Trinity law graduate who knocked bouncer's teeth out and punched garda given partially suspended two-year sentence
Published 16/03/2016 | 16:21
A Trinity Law School graduate who knocked a bouncer's teeth out after being refused entry to a nightclub and later punched a garda in the mouth has received a partially suspended two year sentence.
Niall McGlynn (30) also robbed a bookmakers during which he was thrown out and held by staff until gardaí arrived.
McGlynn of Castlefarm, Swords, Co Dublin, pleaded guilty at Dublin Circuit Criminal Court to two counts of assault and one count of assault causing harm in Dublin city centre and in Pearse Street Garda Station on January 27, 2014. He also pleaded guilty to robbery at Paddy Power in Swords on June 12, 2015.
Judge Karen O'Connor suspended the final six months of the sentence and gave McGlynn credit for the three months he has spent in custody.
She had previously adjourned the matter at Dublin Circuit Criminal Court.
Prosecuting counsel Marie Torrens BL told the court that McGlynn and another man were very drunk when they went to the Czech Inn in Temple Bar, Dublin. The bouncer refused them entry because of their condition.
McGlynn became aggressive and was told by the bouncer to “chill out”. McGlynn then punched the victim in the mouth. The bouncer fell back into the doorway and could feel that his teeth were broken.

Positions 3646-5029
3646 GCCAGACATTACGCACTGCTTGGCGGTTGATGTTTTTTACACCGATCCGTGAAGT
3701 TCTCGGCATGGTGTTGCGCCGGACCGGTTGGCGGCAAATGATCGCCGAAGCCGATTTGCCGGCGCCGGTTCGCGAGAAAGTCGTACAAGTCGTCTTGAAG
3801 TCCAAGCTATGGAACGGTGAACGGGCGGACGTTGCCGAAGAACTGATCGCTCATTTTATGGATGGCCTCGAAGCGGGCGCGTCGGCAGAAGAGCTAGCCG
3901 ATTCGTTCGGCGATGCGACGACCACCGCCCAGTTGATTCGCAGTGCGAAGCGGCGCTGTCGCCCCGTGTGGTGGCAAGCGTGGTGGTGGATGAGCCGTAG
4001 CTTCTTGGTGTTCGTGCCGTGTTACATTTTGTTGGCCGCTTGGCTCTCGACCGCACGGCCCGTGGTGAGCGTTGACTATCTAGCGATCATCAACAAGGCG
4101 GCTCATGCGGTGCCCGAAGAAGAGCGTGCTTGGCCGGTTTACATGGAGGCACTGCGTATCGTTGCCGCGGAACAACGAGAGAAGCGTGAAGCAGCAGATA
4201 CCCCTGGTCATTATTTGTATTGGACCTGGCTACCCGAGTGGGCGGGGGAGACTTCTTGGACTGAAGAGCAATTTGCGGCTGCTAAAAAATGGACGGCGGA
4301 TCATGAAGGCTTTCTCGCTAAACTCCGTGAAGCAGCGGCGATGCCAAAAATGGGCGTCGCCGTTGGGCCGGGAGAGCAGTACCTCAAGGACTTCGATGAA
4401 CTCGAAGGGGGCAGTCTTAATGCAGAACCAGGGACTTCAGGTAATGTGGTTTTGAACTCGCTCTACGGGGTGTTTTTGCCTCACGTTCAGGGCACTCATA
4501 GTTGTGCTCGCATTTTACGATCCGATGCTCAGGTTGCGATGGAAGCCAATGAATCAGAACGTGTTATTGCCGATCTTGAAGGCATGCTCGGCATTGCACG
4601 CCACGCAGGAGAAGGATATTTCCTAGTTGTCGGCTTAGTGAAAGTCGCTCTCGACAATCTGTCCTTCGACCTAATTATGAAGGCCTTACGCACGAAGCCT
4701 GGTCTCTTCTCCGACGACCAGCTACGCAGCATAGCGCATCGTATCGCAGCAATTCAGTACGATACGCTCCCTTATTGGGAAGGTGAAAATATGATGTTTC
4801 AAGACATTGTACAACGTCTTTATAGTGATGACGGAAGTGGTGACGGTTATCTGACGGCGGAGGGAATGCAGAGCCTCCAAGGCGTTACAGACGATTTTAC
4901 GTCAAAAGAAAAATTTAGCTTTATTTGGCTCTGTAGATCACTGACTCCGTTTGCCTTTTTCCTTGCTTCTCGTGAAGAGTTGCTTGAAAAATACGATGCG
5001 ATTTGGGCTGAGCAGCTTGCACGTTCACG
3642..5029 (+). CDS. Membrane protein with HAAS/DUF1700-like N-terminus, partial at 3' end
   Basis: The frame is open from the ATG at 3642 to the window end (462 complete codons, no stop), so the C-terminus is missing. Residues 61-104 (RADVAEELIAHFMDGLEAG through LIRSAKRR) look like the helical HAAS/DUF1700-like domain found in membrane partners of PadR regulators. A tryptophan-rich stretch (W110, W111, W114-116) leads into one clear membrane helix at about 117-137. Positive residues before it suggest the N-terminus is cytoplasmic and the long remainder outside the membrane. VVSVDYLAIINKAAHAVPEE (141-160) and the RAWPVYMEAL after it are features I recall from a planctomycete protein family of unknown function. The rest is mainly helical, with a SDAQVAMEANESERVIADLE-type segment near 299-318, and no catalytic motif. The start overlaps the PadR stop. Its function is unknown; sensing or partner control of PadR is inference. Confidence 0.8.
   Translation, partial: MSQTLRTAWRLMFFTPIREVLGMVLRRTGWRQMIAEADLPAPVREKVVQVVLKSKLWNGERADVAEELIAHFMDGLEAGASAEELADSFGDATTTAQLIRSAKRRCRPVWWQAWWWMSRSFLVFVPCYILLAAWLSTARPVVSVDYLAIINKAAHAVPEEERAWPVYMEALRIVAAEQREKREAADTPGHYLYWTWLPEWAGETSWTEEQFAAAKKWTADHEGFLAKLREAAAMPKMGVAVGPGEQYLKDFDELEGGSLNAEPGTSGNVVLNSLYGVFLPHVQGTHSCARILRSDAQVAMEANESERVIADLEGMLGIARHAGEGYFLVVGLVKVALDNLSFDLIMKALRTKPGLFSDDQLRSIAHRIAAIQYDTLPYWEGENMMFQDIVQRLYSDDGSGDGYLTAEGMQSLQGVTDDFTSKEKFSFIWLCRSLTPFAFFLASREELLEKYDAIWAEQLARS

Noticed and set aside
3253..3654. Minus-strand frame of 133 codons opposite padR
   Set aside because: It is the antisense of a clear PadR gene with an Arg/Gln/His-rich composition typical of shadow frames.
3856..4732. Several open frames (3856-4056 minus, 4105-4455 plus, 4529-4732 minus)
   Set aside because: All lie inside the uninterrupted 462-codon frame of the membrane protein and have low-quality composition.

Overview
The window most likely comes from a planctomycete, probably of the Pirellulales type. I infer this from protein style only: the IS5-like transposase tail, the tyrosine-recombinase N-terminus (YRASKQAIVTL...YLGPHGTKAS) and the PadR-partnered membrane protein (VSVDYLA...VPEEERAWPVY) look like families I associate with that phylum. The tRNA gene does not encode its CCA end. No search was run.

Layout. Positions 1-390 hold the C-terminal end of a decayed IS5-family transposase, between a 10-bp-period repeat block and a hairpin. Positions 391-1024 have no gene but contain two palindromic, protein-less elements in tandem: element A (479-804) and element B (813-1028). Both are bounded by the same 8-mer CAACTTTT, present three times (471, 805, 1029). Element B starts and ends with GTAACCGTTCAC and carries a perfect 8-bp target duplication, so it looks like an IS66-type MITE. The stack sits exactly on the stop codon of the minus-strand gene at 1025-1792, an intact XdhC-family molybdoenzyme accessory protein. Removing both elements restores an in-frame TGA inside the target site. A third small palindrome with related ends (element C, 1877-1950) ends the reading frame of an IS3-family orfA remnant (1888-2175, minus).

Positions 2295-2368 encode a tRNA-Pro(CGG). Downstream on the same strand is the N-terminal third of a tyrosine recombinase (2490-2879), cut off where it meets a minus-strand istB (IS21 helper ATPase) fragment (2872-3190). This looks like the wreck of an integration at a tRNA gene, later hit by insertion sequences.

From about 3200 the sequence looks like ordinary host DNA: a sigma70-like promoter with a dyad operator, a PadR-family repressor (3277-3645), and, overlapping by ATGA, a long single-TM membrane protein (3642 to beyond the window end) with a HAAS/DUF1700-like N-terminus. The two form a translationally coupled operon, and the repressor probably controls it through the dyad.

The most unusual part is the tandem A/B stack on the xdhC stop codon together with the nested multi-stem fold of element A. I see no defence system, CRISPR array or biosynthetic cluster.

Another bouncer from the pub across the road witnessed the attack and chased after McGlynn. At one stage the bouncer was given a lift from a bin lorry in his pursuit of the accused.
He caught up to McGlynn on Ormond Quay but the accused punched him and escaped. When gardaí eventually caught McGlynn on North King Street he was very aggressive.
He kicked out at gardaí when put in the back of the patrol car and gardaí pepper sprayed him. When he got to the station he appeared to calm down but when officers removed his handcuffs he punched Garda Brian Cleary to the face.
The court heard that the following year McGlynn, who has a serious gambling addiction, went into his local Paddy Power. A staff member told him he couldn't serve McGlynn because he had been barred the previous week.
McGlynn said he didn't want to be served and jumped up on the counter shouting “I want the money”. He grabbed some notes but then fell off the counter, scattering the cash.
He got up and tried to grab the cash but staff were pushing him away. A staff member grabbed him and threw him out of the bookies with some force. McGlynn was held there until gardaí arrived.
Defence counsel Maddie Grant BL said McGlynn had a law degree from Trinity College but never practised as a lawyer.
She said he had a gambling and substance abuse problem but had remained out of trouble since the bookies incident.